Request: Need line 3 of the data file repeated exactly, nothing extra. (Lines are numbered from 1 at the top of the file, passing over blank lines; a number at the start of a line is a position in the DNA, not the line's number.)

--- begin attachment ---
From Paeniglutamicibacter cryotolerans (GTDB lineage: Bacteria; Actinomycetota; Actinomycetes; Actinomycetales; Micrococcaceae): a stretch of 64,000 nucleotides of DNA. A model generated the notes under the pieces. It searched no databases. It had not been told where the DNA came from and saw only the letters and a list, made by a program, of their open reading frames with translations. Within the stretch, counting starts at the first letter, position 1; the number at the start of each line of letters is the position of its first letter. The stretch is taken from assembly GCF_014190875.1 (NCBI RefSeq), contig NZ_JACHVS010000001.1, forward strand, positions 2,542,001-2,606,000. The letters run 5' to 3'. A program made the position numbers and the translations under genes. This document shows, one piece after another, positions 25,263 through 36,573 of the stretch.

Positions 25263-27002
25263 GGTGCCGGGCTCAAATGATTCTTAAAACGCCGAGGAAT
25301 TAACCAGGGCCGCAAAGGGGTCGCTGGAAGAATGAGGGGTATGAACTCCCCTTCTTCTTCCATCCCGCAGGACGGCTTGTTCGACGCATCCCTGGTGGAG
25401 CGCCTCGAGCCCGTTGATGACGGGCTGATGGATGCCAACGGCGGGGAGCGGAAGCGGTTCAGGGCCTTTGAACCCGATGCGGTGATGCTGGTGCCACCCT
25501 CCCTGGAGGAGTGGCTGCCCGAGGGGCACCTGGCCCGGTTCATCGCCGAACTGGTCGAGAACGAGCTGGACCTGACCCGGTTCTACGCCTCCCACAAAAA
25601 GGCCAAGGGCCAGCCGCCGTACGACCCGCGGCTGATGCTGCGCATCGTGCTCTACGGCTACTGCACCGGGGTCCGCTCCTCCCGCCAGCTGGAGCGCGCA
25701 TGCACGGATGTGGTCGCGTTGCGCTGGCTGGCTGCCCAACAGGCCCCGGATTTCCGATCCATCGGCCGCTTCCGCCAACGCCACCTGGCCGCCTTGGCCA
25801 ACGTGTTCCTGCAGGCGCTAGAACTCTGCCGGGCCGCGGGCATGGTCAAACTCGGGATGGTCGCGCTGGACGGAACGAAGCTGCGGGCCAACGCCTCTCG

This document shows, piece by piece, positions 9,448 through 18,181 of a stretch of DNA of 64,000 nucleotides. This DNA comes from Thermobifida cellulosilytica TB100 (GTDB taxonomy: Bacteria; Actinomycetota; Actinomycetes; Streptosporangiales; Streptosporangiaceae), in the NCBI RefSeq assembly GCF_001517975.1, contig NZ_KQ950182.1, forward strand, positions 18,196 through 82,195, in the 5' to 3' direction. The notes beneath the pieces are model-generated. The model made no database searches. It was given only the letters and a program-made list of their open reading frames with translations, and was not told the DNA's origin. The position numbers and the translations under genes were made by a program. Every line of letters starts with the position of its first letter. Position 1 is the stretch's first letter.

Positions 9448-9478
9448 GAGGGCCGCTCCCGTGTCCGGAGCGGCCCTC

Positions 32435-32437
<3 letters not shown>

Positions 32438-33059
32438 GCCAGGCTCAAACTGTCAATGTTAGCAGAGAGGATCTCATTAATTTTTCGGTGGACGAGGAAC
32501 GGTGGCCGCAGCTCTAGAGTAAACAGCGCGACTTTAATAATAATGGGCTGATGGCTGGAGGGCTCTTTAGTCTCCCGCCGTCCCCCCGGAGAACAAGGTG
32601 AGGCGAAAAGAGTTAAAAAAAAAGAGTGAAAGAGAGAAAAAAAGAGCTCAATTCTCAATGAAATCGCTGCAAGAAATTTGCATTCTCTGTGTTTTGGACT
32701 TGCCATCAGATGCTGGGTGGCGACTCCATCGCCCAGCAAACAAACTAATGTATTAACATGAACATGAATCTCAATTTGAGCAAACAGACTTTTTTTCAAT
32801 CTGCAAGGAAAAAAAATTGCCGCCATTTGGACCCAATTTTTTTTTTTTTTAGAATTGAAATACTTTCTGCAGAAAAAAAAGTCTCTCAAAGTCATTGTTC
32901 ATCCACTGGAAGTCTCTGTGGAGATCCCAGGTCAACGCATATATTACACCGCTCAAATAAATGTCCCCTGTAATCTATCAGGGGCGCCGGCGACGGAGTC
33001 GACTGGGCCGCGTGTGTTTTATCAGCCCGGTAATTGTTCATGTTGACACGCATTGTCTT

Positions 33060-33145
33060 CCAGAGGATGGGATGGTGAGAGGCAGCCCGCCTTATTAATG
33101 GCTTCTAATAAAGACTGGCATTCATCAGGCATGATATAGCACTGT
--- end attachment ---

25263 GGTGCCGGGCTCAAATGATTCTTAAAACGCCGAGGAAT